There was a moment of drama, when their boat became stranded – this hot and dry summer has led to rather low water levels – but after a concerted effort they managed to get it afloat again.
So just now might not be the best moment to match it with appearances but the fact remains that up to 90% of Europe’s floodplains have been lost. Why does it matter? Because by retaining water, floodplains buffer the effects of heavy rainfall and protect communities and areas further downstream. They are also the natural habitat of many endangered species.
Around 20% of European cities are vulnerable to floods, one of the continent’s most frequent natural hazards. In 2002 and 2013, hundreds of thousands of hectares of land were flooded when the water level in the Danube rose beyond 10 meters. And climate change is expected to make floods even more frequent and intense.
People across Europe have been trying to control flooding for centuries. In the Danube region, too, dams have been constructed, large continuous flood areas have been reduced and divided by dykes and numerous branches of the river have been cut off from the main course.
Along with the conversion of floodplains to agricultural and urban use, measures such as these have altered water flows throughout Europe. They have transformed the natural landscape at a cost to wildlife, fish and river ecosystems. Ironically, they have also contributed to increased run-off and raised the risk of floods further downstream.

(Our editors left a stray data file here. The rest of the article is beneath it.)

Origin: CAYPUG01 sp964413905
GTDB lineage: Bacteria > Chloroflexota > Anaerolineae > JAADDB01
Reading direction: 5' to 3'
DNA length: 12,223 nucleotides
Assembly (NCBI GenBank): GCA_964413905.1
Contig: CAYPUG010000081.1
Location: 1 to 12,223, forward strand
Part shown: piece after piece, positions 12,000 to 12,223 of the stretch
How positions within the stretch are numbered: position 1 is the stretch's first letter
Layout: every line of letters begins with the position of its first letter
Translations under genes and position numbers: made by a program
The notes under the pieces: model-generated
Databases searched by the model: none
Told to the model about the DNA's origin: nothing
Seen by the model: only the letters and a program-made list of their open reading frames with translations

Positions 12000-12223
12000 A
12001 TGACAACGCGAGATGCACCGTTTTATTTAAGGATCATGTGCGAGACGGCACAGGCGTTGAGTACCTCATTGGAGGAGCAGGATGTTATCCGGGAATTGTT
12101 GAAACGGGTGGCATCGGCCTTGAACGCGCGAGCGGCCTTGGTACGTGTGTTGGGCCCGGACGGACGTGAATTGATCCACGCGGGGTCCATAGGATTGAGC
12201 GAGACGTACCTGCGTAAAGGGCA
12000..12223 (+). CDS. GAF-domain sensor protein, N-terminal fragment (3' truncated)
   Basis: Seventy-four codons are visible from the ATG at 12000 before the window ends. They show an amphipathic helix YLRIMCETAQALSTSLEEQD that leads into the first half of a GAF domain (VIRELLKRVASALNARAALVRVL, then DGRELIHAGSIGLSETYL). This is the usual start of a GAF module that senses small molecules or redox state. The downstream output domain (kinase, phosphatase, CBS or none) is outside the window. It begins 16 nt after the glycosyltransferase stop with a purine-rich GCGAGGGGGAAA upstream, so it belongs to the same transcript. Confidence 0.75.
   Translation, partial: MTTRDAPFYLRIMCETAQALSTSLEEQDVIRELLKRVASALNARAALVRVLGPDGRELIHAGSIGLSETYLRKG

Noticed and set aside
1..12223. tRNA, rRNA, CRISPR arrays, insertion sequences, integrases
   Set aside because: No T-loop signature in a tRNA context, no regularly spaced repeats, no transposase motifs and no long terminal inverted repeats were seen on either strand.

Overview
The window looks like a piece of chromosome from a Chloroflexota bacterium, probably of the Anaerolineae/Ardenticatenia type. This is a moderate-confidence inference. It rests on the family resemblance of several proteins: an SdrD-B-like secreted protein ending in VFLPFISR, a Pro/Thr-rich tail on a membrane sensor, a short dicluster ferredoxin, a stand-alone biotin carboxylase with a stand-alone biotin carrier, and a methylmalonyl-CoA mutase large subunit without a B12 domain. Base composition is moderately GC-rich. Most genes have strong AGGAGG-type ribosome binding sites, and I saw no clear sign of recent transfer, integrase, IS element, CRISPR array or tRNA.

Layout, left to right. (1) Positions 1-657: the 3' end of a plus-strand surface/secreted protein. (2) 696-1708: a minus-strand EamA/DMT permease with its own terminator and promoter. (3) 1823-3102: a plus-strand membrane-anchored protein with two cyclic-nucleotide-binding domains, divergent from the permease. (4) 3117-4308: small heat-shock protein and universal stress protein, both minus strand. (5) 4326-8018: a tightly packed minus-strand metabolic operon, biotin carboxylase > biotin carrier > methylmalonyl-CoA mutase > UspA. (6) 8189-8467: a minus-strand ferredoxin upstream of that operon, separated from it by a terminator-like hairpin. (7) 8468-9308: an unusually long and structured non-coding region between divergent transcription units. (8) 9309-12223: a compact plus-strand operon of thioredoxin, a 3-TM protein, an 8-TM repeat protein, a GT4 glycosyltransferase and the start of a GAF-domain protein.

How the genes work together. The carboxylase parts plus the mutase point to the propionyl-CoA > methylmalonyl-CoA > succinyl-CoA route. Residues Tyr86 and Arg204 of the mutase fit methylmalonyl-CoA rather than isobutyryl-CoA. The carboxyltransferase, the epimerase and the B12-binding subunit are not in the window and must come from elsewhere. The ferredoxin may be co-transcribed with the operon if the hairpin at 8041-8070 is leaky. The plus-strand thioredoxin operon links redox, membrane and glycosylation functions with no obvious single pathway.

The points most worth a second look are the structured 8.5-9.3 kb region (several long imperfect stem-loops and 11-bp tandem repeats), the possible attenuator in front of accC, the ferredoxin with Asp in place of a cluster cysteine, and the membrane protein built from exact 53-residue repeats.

Even partially reversing these actions is often a very effective way to prevent and mitigate floods. Floodplain ecosystems are great natural defences and restoring them to health brings, in the long term, greater environmental and socio-economic benefits than the use of man-made structures. It also requires less money.
This is one of the implicit aims of the LIFE Danube floodplains project, which is looking to restore key natural habitats in the area and to introduce their sound, sustainable management.
The habitats around the Bratislava region are rich in variety and support many animal and plant species of European importance. Especially birds such as the black stork, the white-tailed eagle, the black kite and the black woodpecker, but also for example the endangered orchid species the autumn lady’s-tresses. (What a name!) The entire PLA is included in the list of wetlands of international importance (Ramsar Convention).
Another significant benefit of the project is that groundwater resources close to wetlands will be supplemented. Kenneth and Susann visited the Žitný ostrov, Europe’s largest river island which holds the largest subterranean reservoir of high-quality drinking water in central Europe.
The Danube being a long and international river, an intelligent management of flood risk would obviously require coordinating plans between upstream and downstream areas and the different countries.